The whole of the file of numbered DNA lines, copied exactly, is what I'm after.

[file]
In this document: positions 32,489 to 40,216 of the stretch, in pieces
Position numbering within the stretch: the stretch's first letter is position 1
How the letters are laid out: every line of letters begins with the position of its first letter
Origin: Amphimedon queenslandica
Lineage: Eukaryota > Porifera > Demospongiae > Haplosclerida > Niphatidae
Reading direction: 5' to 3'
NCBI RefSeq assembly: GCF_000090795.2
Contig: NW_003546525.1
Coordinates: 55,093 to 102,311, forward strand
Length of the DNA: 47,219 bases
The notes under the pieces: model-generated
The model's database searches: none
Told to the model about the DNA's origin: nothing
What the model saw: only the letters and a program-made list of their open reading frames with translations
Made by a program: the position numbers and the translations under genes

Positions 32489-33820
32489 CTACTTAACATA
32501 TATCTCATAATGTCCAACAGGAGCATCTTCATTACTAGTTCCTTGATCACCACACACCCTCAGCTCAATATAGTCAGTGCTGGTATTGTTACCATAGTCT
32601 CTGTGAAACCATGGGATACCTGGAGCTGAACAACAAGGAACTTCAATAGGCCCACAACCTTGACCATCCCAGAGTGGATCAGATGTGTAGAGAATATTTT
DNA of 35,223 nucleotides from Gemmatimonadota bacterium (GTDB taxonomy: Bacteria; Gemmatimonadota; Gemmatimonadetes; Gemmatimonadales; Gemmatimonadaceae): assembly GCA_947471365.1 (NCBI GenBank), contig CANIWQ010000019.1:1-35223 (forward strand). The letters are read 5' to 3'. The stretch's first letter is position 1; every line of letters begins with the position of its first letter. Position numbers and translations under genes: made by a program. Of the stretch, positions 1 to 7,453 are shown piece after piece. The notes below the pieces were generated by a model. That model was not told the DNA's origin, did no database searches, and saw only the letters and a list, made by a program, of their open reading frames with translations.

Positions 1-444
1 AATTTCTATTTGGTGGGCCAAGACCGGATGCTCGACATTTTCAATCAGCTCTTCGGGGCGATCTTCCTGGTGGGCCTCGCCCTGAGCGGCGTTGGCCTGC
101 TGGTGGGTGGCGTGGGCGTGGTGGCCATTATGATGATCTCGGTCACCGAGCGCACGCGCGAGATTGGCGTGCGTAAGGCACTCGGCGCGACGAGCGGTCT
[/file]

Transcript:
In this document: positions 32,489 to 40,216 of the stretch, in pieces
Position numbering within the stretch: the stretch's first letter is position 1
How the letters are laid out: every line of letters begins with the position of its first letter
Origin: Amphimedon queenslandica
Lineage: Eukaryota > Porifera > Demospongiae > Haplosclerida > Niphatidae
Reading direction: 5' to 3'
NCBI RefSeq assembly: GCF_000090795.2
Contig: NW_003546525.1
Coordinates: 55,093 to 102,311, forward strand
Length of the DNA: 47,219 bases
The notes under the pieces: model-generated
The model's database searches: none
Told to the model about the DNA's origin: nothing
What the model saw: only the letters and a program-made list of their open reading frames with translations
Made by a program: the position numbers and the translations under genes

Positions 32489-33820
32489 CTACTTAACATA
32501 TATCTCATAATGTCCAACAGGAGCATCTTCATTACTAGTTCCTTGATCACCACACACCCTCAGCTCAATATAGTCAGTGCTGGTATTGTTACCATAGTCT
32601 CTGTGAAACCATGGGATACCTGGAGCTGAACAACAAGGAACTTCAATAGGCCCACAACCTTGACCATCCCAGAGTGGATCAGATGTGTAGAGAATATTTT
DNA of 35,223 nucleotides from Gemmatimonadota bacterium (GTDB taxonomy: Bacteria; Gemmatimonadota; Gemmatimonadetes; Gemmatimonadales; Gemmatimonadaceae): assembly GCA_947471365.1 (NCBI GenBank), contig CANIWQ010000019.1:1-35223 (forward strand). The letters are read 5' to 3'. The stretch's first letter is position 1; every line of letters begins with the position of its first letter. Position numbers and translations under genes: made by a program. Of the stretch, positions 1 to 7,453 are shown piece after piece. The notes below the pieces were generated by a model. That model was not told the DNA's origin, did no database searches, and saw only the letters and a list, made by a program, of their open reading frames with translations.

Positions 1-444
1 AATTTCTATTTGGTGGGCCAAGACCGGATGCTCGACATTTTCAATCAGCTCTTCGGGGCGATCTTCCTGGTGGGCCTCGCCCTGAGCGGCGTTGGCCTGC
101 TGGTGGGTGGCGTGGGCGTGGTGGCCATTATGATGATCTCGGTCACCGAGCGCACGCGCGAGATTGGCGTGCGTAAGGCACTCGGCGCGACGAGCGGTCT